When Gannett Co. Inc. announced in 1992 that it was selling the Star-Bulletin and buying the Advertiser, our staff met to explore an employee buyout.
Getting our own
Some of us wanted the meeting open to news coverage. A spirited debate ensued until one of our most senior reporters, who wanted the meeting closed, ended the discussion by bellowing, "This isn't journalism. This is business!"
Eight years later, the issue of what's journalism and what's business hangs over us again as we cover the seven-month legal battle over the attempt by Gannett and our current owner, a group led by Rupert Phillips, to end their partnership and sell or close the Star-Bulletin.
How we meet this unique news challenge is under scrutiny now and will be debated for years. Readers deserve an explanation of what we're doing.
Overall, I believe the Star-Bulletin has met the highest journalistic standards under the most intense pressure. Our unionized employees are parties to the lawsuit by the state and Save Our Star-Bulletin seeking to keep the Star-Bulletin open. Managers work without contract protection and aren't party to the litigation on either side. But naturally, we're sympathetic to efforts to keep us open. Many of our staff -- bargaining unit and management -- were offered jobs at the Advertiser before the legal limbo set in. Some who weren't offered jobs by the Advertiser resent it.
Remarkably, we've put this cauldron of conflicting interests aside and covered the story professionally and unflinchingly.
Our owners couldn't have been thrilled with our gleeful Page 1 headline when the court gave us a reprieve -- "YES...WE ARE OPEN." But that was the news and that's how we reported it. As we've covered Phillips' courtroom setbacks in king-sized type, he has never complained or tried to influence our stories.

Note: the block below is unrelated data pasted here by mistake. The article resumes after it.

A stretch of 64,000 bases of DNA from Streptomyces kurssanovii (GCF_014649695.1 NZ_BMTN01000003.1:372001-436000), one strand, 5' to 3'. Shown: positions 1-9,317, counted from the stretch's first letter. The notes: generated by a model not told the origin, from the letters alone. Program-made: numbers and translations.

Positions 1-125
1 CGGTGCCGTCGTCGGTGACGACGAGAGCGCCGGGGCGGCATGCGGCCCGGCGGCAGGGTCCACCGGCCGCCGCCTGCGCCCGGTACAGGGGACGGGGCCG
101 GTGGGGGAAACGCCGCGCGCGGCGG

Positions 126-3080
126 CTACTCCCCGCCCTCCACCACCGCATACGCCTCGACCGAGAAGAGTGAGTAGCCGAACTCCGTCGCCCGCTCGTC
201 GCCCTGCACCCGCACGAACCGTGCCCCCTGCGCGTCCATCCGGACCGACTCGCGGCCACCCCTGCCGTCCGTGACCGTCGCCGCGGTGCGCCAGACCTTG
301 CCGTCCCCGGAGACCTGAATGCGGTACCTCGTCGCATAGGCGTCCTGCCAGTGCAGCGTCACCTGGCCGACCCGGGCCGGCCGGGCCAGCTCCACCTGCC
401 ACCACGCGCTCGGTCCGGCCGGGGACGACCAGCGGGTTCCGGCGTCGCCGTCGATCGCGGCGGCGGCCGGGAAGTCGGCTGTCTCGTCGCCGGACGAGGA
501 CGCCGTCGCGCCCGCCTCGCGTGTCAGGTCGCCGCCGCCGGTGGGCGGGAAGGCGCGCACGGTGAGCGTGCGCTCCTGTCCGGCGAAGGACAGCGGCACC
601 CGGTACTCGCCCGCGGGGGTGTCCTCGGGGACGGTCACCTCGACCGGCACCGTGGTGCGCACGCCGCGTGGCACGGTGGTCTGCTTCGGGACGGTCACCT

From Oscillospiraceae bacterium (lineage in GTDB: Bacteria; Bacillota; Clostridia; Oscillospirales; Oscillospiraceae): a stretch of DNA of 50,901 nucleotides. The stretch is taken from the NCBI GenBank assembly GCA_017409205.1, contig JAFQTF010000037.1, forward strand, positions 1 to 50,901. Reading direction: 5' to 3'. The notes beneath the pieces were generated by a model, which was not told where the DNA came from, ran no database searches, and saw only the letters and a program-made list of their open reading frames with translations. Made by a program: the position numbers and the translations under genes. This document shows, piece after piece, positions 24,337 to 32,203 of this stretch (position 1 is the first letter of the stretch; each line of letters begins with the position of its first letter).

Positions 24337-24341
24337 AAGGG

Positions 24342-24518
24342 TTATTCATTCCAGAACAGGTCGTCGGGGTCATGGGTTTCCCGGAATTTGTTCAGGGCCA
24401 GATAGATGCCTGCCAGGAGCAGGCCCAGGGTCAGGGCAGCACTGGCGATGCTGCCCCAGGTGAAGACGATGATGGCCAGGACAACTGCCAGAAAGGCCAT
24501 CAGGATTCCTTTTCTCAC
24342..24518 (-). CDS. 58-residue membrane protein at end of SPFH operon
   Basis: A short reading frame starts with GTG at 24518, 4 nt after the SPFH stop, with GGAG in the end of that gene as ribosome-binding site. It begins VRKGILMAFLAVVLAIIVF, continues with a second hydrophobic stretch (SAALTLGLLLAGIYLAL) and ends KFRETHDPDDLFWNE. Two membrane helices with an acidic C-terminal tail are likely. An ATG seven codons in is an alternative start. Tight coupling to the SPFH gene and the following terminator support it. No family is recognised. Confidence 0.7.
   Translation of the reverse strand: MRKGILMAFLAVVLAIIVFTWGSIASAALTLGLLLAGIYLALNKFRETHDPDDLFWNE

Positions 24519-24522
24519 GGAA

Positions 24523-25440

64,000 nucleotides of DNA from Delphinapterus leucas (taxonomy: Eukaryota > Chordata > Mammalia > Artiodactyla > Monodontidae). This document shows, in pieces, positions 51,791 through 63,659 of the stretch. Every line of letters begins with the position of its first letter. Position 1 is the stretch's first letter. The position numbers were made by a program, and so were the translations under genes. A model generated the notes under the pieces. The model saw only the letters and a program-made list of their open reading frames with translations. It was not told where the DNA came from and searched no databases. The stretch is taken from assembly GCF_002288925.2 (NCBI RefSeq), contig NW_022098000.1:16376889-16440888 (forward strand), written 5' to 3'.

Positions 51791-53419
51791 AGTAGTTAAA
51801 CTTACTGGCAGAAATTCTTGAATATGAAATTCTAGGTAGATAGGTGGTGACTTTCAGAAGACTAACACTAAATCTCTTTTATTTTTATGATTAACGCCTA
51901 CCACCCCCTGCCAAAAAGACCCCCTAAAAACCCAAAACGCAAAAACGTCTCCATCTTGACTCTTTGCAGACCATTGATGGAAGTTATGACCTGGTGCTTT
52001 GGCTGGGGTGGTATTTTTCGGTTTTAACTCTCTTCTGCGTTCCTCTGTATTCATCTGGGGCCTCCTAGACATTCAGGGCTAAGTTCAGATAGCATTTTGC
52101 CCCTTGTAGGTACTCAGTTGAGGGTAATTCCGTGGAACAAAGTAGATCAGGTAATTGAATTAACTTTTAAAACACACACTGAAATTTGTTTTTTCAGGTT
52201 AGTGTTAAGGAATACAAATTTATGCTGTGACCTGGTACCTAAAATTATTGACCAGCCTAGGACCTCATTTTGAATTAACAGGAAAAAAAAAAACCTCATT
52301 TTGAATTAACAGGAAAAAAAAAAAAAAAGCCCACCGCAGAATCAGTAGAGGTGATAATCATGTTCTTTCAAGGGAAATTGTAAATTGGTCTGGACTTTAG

When we reported that some advertisers were disgruntled about the deal, it ruffled a lot of feathers in our building. But it was news and we ran it.
Some disagree with me about the quality of our coverage -- even among our own staff. One online newsletter by a staffer accused us of "burying" the story. Another online newsletter commented, "Sad to say, the Star-Bulletin's own reporting on the continuing controversy has been shallow and tentative, with an awful lot of questions unasked."
They're welcome to their opinions. But to publish questions to which we don't have answers as a means of getting unverified allegations into the newspaper can be cheap-shot journalism -- especially when we as a staff have a strong personal stake. Legal proceedings in this case have been so tightly sealed that it has been impossible for anybody to get answers to the questions we all have.
The first rule of journalism ethics is to never use your newspaper as a bludgeon to advance your own vested interests. When you're personally close to a story, the only thing you can credibly do is cover it straight.
For our staff to use our stories to advance the legal case against our owners would be as wrong as it would be for our owners to use Star-Bulletin news columns to press their view that the state is illegally harassing them for political reasons. Neither side has crossed that ethical line and we should keep it that way.
As journalists, we never want to give up a story to anybody else. But with a story we're so close to, maybe there are parts of it that only other media with no vested interests can cover fairly. Our best course is to cover the news straight and leave it to others to judge who did wrong to whom.
And there are others up to the challenge. John Heckathorn wrote one of the most perceptive stories I've seen on this controversy in Honolulu Magazine and recently received a Pa'i Award from the Hawaii Publishers Association for his work.
We'll continue to aggressively pursue news about the Star-Bulletin's future and the public scrutiny of our efforts no doubt will persist. That's fine. The most objective view so far came from those same Pa'i judges who saw all of our major stories and honored our own work on this issue right behind Heckathorn's. They said:
"It was a huge story and the Star-Bulletin covered it in a masterful way. We judges were particularly struck with the unique mission the Star-Bulletin's newsroom was called to undertake: in effect, to cover itself in a complex scenario that affected the entire state. Professional discipline, accuracy, restraint and good sense had to have been close and constant companions to all the editors and writers. The entire story was covered with care and courage."
The final judgment is yet to come, but we'll take that for now.
Bulletin closing archive
David Shapiro is managing editor of the Star-Bulletin.
He can be reached by e-mail at firstname.lastname@example.org.
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